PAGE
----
The most westerly point on mainland Australia is this UNESCO World Heritage Site. It was founded before Captain Cook discovered land at Botany Bay, with Dutch explorers touching down here in the 17th century.
The area is diverse – there’s a beach made up entirely of tiny white shells, stromatolites on the shore of Hamelin Pool and the salt mine at Useless Loop, which produces the purest grade of salt in the world and is only accessible via four-by-four – or visible from the sky.
Minutes from scooter-buzzing Ubud are artsy, low-key villages, vivid green rice paddies, lush forests and vast jungles. Bali is one of Indonesia’s 17,000 islands.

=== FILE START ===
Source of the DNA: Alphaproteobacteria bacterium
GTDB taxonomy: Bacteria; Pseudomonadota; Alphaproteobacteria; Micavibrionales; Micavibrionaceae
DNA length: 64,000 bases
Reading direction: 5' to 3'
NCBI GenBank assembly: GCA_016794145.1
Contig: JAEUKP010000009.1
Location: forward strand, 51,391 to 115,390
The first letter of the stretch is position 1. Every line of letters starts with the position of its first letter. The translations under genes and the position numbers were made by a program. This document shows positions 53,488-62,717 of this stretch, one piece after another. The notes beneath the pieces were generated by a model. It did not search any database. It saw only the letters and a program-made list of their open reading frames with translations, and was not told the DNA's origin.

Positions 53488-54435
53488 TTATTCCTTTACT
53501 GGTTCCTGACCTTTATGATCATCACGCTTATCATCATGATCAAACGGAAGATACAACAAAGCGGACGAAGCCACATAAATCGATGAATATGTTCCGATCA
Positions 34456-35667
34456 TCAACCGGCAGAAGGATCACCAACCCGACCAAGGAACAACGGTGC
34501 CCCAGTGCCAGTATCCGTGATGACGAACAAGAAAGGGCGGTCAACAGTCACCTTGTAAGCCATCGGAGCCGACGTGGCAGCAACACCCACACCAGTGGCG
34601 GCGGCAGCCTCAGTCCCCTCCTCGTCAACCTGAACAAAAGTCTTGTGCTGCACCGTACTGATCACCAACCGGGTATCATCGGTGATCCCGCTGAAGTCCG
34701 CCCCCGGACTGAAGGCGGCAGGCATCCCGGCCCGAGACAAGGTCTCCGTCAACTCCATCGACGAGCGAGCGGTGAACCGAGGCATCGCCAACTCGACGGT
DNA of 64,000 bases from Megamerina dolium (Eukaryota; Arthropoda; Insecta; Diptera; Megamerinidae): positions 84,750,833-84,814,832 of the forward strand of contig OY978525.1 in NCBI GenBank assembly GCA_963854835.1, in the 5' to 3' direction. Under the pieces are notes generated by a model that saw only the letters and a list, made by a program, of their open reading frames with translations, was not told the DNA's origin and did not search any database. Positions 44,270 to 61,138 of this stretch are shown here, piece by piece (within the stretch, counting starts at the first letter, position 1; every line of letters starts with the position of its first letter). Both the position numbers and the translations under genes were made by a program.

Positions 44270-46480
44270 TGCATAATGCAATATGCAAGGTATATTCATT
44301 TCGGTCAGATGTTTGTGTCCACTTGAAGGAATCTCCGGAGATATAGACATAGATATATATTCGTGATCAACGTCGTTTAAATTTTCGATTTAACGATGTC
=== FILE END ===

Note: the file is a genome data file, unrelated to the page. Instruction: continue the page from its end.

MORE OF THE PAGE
ANTELOPE CANYON, ARIZONA
The Navajo name of this slot canyon translates to ‘the place where water runs through rocks’ and the narrow ravine is an American Southwest treasure, filled with ripples of eroded stone formations, and sunlight creating orange filters and bright patterns.
Off-radar Milos has some of the best beaches in the Aegean without the buzz of Mykonos or Santorini. Moon-like Sarakiniko is made up of mounds of undulating bone-white, wave-like volcanic rock and forms one of the island’s most mesmerising bays.
In summer, endless fields of lavender in bloom turn the Provence purple. At the end of the season, when the crop is harvested, soaps, pastries and honey are made with a fragrant dose of the plant.